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Should work OK, as long as you're using the same media source for both platforms/projects. In other words, you need to be working with something like DV AVIs or QT DV MOVs with both. One platform will suffer because it's not as tuned to work with the other platform's media, but it's doable. You could capture the same media to each platforms native media (DV AVI on PC, QT DV MOV on Mac), but relinking once you transfer from Mac to PC will be a nightmare. If you're working with something like P2 MXF, though, this will be a breeze--just point to the proper directory and everything will be fine. This is a major benefit of PPro's native handling of such media, IMO.
You could also copy the media over, wholesale, from Mac to PC--I think this is what you're saying now that I'm reading your post again. I'm guessing that in this case, both machines would NOT be working with the same material originally, correct? Just note that you may have file system incompatibilities going from Mac to PC. Mac uses the HFS file system, whereas your PC is probably using NTFS. FAT32 is common to both systems (can be read/written on each) but you're limited in supported file sizes to less than 4GB. If you've got an HFS-formatted external drive you'd be moving to the PC, I recommend HFS Explorer. It will allow you to mount and extract data from your HFS-formatted disc on the PC. There is also MacDrive, which is more tightly integrated with PC (disks show up as native filesystems in Explorer) but it's not free. Time might be an issue, though, and MacDrive might be the better option. There is a free limited trial, I believe.
Beyond that, just import the Mac-generated project into the PC-generated project, and relink your files. BE SURE TO DO THIS ON A COPY OF YOUR PC PROJECT, just in case the unthinkable happens. From there, the projects should be successfully merged, and you can proceed with final assembly. I would suggest keeping your additional timeline items to a minimum in the Mac project (ie. audio, graphics, titles, etc) just to eliminate possible transfer headaches. I really don't think you'll face an issue, but it could wreck your day if something goes haywire.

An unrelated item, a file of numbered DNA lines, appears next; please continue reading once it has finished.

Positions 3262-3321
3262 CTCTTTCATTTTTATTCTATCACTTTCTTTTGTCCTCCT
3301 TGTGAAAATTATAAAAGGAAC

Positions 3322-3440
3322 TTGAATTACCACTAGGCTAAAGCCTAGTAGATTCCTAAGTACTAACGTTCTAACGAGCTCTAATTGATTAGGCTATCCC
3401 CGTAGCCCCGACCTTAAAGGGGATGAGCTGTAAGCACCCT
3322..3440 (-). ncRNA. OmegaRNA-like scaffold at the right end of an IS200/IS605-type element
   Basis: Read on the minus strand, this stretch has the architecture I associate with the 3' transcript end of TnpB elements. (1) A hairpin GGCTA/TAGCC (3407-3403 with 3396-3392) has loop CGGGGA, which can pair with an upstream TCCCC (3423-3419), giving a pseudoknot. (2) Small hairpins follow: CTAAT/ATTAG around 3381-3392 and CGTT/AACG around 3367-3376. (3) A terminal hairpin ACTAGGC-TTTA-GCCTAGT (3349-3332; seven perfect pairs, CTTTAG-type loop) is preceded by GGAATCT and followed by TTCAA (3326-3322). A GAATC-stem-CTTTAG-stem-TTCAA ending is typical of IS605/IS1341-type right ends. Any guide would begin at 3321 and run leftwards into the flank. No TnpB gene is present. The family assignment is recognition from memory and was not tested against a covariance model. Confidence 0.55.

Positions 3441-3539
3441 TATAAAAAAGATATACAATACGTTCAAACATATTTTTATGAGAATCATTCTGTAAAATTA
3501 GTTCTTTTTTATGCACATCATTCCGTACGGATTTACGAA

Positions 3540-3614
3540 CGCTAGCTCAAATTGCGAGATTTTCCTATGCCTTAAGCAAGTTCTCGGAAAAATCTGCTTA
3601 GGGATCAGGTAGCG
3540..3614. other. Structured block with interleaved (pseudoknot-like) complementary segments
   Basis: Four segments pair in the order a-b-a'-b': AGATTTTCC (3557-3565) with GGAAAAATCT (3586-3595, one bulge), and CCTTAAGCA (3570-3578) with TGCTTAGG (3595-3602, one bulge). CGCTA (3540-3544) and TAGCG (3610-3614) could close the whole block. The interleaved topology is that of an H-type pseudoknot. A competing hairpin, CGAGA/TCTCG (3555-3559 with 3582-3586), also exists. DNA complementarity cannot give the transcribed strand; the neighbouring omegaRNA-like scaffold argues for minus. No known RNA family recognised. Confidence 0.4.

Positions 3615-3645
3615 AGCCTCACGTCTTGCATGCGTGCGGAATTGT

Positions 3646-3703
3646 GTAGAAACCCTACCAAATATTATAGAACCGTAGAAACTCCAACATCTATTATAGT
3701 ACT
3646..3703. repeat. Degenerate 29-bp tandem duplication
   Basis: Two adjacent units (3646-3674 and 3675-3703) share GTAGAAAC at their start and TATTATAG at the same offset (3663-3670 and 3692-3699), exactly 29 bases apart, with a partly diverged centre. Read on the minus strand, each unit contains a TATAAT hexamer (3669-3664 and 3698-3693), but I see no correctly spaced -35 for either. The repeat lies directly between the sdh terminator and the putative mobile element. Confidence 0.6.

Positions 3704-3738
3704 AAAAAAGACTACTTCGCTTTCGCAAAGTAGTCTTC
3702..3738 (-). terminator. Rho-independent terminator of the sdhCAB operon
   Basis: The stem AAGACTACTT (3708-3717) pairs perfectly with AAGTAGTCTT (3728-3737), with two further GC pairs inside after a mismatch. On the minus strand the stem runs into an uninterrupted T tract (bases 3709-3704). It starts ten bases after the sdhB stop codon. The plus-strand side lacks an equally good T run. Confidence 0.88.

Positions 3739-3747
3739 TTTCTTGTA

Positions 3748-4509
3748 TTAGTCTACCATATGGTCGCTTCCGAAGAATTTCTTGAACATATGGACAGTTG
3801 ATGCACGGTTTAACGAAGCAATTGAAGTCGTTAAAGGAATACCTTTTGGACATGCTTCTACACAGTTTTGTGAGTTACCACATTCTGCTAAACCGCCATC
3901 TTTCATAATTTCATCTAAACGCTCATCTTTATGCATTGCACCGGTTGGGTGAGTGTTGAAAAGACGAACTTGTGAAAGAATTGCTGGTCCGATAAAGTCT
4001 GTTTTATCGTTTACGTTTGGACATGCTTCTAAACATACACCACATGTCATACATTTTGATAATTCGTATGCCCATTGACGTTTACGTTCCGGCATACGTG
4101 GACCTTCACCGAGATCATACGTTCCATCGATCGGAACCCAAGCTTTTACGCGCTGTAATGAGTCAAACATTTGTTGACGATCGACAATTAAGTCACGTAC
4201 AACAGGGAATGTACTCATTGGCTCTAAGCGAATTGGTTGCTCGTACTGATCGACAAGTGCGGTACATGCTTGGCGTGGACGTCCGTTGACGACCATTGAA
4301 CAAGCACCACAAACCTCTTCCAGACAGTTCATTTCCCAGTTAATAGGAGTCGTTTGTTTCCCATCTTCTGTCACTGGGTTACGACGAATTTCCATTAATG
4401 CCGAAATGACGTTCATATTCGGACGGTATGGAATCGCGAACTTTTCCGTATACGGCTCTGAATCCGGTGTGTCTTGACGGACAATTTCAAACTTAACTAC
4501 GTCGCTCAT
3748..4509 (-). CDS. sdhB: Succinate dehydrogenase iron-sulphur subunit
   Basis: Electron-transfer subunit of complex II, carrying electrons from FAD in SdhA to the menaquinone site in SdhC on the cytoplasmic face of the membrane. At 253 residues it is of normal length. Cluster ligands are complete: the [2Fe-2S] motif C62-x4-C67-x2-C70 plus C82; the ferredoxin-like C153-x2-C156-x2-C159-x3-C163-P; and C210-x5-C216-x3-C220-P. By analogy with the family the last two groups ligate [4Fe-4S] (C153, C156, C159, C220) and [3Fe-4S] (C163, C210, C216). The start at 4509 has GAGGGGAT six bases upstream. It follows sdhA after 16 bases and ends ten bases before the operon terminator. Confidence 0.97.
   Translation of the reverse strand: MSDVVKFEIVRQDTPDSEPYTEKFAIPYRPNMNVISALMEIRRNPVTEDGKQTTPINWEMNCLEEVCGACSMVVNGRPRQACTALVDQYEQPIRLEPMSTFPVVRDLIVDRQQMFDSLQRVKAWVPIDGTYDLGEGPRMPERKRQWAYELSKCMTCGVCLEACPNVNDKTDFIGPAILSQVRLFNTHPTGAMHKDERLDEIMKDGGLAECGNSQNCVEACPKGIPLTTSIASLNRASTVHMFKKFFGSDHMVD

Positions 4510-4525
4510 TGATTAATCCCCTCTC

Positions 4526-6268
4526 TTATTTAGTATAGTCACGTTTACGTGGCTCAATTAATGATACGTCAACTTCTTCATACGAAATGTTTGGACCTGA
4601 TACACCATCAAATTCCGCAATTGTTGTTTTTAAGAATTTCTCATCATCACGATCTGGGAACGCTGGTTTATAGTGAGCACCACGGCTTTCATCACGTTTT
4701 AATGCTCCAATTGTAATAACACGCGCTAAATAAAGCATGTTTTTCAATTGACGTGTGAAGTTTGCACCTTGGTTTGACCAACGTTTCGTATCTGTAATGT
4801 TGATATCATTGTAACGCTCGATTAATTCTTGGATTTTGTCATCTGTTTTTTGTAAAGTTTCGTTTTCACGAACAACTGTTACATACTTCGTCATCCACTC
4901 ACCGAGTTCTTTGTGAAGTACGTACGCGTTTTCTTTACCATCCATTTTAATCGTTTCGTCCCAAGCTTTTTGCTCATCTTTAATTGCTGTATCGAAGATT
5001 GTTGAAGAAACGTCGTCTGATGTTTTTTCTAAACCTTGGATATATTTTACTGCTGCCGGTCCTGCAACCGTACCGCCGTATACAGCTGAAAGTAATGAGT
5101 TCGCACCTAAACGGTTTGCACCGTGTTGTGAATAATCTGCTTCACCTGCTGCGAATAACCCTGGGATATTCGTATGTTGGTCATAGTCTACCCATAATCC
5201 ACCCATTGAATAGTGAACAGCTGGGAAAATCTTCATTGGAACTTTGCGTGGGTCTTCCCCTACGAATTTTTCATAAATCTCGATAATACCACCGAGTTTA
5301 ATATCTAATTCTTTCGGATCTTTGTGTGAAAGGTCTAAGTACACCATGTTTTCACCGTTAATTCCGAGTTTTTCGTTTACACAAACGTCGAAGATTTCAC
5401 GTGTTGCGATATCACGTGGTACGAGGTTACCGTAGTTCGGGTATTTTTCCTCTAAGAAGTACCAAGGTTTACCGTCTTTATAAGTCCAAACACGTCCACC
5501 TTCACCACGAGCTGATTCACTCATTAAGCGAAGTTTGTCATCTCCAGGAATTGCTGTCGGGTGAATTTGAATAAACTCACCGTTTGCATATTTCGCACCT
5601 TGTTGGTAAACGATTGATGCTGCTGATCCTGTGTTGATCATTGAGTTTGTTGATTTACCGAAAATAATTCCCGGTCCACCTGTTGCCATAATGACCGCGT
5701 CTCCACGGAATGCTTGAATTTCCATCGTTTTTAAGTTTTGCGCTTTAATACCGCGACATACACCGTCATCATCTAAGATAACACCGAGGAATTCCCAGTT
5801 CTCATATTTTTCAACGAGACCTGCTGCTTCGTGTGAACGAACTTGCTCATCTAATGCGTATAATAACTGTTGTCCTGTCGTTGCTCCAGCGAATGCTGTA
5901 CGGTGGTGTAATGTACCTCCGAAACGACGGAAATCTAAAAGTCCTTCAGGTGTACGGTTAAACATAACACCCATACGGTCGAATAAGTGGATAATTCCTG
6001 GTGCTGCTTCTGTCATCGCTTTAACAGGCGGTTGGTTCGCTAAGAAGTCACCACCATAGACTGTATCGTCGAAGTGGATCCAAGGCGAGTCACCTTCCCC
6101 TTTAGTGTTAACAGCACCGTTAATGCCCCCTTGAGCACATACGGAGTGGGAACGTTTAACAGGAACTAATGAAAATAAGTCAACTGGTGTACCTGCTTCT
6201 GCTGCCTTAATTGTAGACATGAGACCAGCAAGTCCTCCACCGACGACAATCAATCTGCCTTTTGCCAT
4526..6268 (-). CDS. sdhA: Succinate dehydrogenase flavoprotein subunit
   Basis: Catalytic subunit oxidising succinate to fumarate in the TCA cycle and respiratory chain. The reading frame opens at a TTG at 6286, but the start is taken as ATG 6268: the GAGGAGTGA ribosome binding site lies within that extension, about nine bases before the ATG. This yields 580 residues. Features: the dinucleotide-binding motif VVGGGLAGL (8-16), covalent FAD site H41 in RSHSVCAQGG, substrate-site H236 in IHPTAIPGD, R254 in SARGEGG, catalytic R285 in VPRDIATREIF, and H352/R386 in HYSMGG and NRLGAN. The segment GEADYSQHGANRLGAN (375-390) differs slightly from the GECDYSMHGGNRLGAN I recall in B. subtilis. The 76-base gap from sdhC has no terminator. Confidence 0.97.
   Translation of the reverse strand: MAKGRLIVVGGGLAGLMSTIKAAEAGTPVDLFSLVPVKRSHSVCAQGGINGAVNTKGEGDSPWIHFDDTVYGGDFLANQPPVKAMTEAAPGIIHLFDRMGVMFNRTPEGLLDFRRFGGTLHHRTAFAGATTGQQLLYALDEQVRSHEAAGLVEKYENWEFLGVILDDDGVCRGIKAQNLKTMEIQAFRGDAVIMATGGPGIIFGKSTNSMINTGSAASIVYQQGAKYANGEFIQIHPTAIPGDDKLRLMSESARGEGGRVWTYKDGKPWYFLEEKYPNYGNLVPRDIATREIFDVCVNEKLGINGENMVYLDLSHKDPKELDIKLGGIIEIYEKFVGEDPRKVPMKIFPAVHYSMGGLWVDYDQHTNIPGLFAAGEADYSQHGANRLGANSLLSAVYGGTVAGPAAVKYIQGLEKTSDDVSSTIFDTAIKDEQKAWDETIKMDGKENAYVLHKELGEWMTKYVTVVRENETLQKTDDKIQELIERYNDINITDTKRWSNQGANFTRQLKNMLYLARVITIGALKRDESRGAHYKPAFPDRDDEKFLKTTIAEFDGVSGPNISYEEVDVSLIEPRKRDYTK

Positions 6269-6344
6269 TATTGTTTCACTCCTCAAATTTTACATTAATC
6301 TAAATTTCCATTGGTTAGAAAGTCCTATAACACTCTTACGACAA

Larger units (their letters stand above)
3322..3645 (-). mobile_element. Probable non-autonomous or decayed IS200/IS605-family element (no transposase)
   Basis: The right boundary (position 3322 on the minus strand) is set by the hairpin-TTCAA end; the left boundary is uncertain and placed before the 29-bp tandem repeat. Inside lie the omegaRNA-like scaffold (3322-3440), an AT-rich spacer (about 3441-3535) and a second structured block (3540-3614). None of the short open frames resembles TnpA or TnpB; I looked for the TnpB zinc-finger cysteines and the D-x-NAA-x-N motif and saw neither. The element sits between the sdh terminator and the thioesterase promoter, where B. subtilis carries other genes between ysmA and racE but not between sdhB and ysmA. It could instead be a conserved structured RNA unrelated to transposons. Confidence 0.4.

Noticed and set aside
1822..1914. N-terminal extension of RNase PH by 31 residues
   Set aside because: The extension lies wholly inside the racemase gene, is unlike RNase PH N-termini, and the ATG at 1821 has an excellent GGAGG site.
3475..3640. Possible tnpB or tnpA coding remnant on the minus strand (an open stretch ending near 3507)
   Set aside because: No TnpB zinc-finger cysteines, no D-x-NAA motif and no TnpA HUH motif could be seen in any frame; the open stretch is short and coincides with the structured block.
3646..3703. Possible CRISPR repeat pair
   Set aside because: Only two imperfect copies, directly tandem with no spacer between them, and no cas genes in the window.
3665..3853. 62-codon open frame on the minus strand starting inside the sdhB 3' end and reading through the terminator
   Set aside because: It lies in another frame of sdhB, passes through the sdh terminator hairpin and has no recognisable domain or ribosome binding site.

Finally, and most importantly, test this out if you value your sanity. This is not something you want to simply "hope" works without any sort of field trial. This should work perfectly well, but I assume to responsibility if it does not!
Depending on the exact workflow that you wish, another way *could* be to have editor 1 (lets say they are on PC) work on the earlier parts of the film, while editor 2 (Mac) is working on the latter. Each would Export (knowing that one machine will suffer, as Colin states) the finished edited piece(s), for final assembly. I do similar all of the time with combined efforts, though most of the time, were all on PC. Might not be as elegant a solution, as what you hope for, but works.
> One platform will suffer because it's not as tuned to work with the other platform's media, but it's doable.
I'm surprised there isn't at least one response saying, "Are you crazy?" My assumption is that you will be under time pressure. If you have not already run a test, using the cameras, capture method, and workflow for sharing the files and/or project, I think you are asking for trouble. Colin recommends this at the end of his post, but I'm not sure his optimism is warranted. There have been a number of posts in which users had trouble finding a way for a PC to use a mac based clip and vice versa. The better method is to stay on all mac or all pc for this project, right?
You say nothing about the media to be used; doesn't anyone think that will matter?
If you were finalizing a segment on one machine and have tested that the export from that machine can be used on the other, I would not be as concerned.
>The better method is to stay on all mac or all pc for this project
The better method is to stay on
all mac orall pc for this project
> all pc for this project
Why didn't I see that coming! :)